Archive for December, 2010

Hebrew for Beginners – Updated Schedule for Feb/March 2011

December 21, 2010

Dedicated to the True Beginner, this Hebrew class for adults will start at the beginning with the Alef Bet. Within just a few weeks you’ll be reading the blessing for lighting Shabbat candles! You will also practice the blessings for Torah-study and the New Moon; expressions in Modern Hebrew; as well as selections from the Mourner’s Kaddish, the Book of Esther, and the Passover Haggadah.

Thursdays, 5:00 – 6:00 PM
Due to January snowstorms, the start of this seven-week class has been postponed until the first Thursday in February.

Updated Schedule (as of January 27, 2011):
February 3, 10, 17;
March 3, 10, 17, 24.

Tuition:
$100 for members of Kerem Shalom;
$136 for non-members.

Registration: rosaliege@comcast.net

Kerem Shalom
659 Elm Street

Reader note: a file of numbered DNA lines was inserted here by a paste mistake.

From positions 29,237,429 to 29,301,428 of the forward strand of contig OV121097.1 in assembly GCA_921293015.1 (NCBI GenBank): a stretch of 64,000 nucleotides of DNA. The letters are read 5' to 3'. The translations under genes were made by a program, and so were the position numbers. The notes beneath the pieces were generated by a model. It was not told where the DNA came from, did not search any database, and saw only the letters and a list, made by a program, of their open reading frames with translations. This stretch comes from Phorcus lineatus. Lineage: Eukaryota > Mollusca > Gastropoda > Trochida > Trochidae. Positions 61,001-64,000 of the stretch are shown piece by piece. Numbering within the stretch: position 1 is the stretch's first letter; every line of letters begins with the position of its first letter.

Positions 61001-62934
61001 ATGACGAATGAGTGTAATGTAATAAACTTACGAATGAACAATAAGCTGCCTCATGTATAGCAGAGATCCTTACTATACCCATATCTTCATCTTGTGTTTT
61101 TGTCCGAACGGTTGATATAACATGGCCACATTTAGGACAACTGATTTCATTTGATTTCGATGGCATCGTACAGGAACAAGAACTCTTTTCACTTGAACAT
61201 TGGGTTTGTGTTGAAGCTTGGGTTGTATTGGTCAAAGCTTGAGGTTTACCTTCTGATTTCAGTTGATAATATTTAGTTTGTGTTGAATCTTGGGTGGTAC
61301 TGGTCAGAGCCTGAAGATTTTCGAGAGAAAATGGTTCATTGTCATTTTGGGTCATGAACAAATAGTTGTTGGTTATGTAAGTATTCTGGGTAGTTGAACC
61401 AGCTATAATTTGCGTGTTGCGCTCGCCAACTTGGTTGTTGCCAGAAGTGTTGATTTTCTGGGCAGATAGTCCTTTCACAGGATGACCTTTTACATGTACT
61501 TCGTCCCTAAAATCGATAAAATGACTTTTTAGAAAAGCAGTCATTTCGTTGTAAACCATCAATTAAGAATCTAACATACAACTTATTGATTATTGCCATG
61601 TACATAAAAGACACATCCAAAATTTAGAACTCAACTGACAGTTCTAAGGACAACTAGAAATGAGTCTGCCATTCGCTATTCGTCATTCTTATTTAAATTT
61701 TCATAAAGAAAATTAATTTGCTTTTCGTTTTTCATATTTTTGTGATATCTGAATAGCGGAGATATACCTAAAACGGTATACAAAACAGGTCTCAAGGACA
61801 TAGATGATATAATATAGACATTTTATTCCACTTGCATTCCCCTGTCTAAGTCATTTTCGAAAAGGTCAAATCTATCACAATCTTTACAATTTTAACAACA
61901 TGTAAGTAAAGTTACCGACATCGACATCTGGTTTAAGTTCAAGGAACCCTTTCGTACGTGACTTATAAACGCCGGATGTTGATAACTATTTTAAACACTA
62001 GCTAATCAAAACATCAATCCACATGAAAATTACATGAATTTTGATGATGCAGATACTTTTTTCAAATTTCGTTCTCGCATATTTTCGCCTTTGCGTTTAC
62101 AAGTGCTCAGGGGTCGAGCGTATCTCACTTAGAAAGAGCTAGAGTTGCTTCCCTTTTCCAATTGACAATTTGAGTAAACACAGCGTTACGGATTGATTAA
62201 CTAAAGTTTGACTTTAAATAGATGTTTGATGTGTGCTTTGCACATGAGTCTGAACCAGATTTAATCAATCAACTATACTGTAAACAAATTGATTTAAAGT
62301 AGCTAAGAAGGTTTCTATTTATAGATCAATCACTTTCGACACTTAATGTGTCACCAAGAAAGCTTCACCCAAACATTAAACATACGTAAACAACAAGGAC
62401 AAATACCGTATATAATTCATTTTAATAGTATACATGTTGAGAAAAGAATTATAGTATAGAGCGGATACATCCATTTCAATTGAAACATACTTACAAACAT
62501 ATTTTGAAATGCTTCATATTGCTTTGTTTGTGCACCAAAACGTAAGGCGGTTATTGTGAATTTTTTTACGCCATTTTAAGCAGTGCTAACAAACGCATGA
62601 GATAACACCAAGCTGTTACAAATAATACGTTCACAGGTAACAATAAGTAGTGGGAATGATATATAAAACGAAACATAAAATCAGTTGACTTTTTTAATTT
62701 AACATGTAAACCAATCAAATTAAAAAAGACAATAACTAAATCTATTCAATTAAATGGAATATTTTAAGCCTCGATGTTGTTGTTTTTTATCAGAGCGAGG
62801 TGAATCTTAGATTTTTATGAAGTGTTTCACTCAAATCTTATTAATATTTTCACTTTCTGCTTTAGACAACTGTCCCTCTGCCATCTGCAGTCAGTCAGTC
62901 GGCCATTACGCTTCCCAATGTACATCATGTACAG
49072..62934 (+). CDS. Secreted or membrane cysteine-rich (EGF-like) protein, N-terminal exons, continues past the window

Concord, MA 01742

Textbook: Learn Hebrew Today: Alef-Bet for Adults, by Yedwab and Bogot. You can purchase it online, at a Jewish book store, or at the first class meeting ($11).

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Last Night of Hanukkah: “These Candles”

December 8, 2010

Finally, a translation of “hallalu”!

It means “these.”

In traditional Jewish practice HaNeirot Hallalu is recited immediately after lighting the Hanukkah candles.  The first two words of this paragraph-long prayer — which occur twice there in the exact same form — are usually translated as “these candles.”

That second word, hallalu, is tantalizingly similar to Hebrew words meaning things like “shine brightly” and “sing praises.”  However, as we discussed in my Advanced-Intermediate Hebrew class last night, the word doesn’t fit grammatically with these meanings, or with any Hebrew verb or adjective.

According to Klein: halah = m. & f. pronoun THAT. [Formed from the definite article ha… plus the deictic element …l. Compare with hallalu.] So “hallalu” is the plural pronoun, translated THESE.

Question: Why doesn’t the prayer use the more common plural demonstrative for “these,” i.e., “ha-eileh”?
Answer: I don’t know.

Still, it was extremely satisfying to find the correct translation.  It was fun looking up the English word “deictic,” too.

After lighting the candles and reciting the blessings, and also after reciting HaNeirot Hallalu, it is traditional to sing songs such as Ma’oz Tzur, Mi Yimaleil, S’vivon, etc.